The Acid Test: You

A common problem for fledgling authors and even those who have written multiple plot-driven novels is the distance that divides them from their main character(s). Because writing involves both narrating a plot event and placing a character within it, a writer tends to focus the first draft on the former, at the expense of the latter. The distance is increased by the common use of the third-person narrator. The “he” or “she” down on the page is coming from inside you, but only as an actor in your drama.

This two-faced process can lead to commentary on the character rather than their experiencing the event from the inside. Let’s take an example: “Josh had to face the downside of leaving college without a plan to achieve the status he craved.” Is that Josh’s thought or the author’s remark about him? It doesn’t really matter, because the reader’s reaction is the same: I’ve never felt that way, not once.

That’s because a reader does not have the same problem as an author. A reader is a vicarious participant, wanting to live inside the head of the main character(s). The closer the experience feels, the more satisfying the story is. This passive stance becomes active only when a reader does not feel that close connection. Uh, the reader puts the book back on the shelf, never to be read again.

A simple test can help you determine the distance of any thought. Put the thought in the first-person narrative voice. If you substitute, using the example above, you get: “I had to face the downside of leaving college without a plan to achieve the status I craved.” Ask yourself: have you ever had such a thought in your entire lifetime? Of course not. You may have never thought you “craved” anything.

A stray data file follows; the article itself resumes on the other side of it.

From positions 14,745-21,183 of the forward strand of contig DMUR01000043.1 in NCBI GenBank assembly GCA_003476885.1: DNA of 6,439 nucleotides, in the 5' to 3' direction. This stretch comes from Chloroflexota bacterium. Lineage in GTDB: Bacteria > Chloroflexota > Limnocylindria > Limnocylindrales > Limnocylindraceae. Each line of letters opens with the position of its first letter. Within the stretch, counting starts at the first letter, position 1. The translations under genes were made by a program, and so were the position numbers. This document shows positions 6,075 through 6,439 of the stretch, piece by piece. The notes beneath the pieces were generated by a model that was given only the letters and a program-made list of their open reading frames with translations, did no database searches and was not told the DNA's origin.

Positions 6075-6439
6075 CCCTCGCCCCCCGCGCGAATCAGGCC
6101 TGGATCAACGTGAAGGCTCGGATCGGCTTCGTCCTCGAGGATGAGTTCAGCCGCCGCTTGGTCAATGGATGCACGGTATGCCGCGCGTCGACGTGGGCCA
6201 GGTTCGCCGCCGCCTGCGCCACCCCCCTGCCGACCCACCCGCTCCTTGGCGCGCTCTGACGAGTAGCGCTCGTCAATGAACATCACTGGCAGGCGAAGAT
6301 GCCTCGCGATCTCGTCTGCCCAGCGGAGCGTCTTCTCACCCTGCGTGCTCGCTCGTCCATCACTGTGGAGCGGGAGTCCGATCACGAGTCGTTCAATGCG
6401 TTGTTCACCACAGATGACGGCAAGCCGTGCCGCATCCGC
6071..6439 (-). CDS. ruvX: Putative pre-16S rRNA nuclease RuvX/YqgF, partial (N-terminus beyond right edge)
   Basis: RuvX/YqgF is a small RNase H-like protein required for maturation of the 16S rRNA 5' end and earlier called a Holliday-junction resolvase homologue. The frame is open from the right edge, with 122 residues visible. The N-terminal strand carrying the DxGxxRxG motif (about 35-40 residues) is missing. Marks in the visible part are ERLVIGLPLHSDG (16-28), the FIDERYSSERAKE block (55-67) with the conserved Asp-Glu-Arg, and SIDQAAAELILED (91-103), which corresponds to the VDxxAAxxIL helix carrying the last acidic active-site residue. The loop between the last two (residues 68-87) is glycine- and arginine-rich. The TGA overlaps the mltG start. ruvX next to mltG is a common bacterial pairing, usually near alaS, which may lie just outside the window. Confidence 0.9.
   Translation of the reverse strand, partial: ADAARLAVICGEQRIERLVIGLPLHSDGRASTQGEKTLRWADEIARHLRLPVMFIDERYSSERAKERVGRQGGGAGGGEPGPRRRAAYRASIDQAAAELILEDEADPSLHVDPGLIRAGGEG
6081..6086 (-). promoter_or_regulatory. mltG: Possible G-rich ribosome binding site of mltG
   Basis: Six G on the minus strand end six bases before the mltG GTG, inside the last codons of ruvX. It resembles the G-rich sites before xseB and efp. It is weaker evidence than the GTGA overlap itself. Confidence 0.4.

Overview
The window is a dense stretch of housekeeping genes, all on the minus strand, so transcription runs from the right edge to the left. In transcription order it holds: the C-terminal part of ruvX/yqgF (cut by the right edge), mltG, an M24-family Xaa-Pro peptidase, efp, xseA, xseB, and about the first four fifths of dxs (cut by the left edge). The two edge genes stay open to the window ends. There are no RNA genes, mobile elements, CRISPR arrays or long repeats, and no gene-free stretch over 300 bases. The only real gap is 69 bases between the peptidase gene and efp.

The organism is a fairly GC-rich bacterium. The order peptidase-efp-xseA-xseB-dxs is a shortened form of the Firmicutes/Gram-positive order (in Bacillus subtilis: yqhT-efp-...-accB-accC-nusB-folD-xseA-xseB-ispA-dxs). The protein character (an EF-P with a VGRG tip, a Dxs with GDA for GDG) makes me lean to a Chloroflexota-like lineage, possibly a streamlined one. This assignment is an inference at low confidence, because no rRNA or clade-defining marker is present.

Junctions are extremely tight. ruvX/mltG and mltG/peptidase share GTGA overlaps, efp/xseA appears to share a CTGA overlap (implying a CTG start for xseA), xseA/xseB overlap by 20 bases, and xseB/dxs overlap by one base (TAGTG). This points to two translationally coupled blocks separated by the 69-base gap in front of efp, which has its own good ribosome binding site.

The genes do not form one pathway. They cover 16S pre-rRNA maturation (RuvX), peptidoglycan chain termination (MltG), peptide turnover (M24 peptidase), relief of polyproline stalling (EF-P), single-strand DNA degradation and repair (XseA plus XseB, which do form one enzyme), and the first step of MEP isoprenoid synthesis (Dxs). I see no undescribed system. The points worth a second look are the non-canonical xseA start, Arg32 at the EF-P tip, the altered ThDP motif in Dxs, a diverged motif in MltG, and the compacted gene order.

A narrative summary is the right place to put such distant writing. If you want to move past a subject quickly, by all means trot out fancier words. It’s not a character’s thought, so you can afford to be more impersonal. The very use of such language is a signal to the reader that a bunch of “factual” material is being covered in one sweep.

With the thoughts, keep shifting into the first-person. That type of writing is the most immediate—and immediacy is what brings a reader close. Dumb down your thoughts if you have to. That lofty statement might become: “It was pretty obvious that not graduating from college was a sure road to feeding a robot.” The reader can feel that, maybe even smile. That is an emotional connection.

Exercise: You can take the self-analysis process one step further. Put the first-person statement within quotation marks, as though it was being spoken aloud. What was the last time you heard someone use “craved” in a conversation? Once you’re done editing, just remove the quotations and change the thought back to the third-person voice.

“Laughter is the closest distance between two people.”  —Victor Borge

Copyright @ 2021 John Paine. All rights reserved.  

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Copyright © 2020 John Paine. All rights reserved.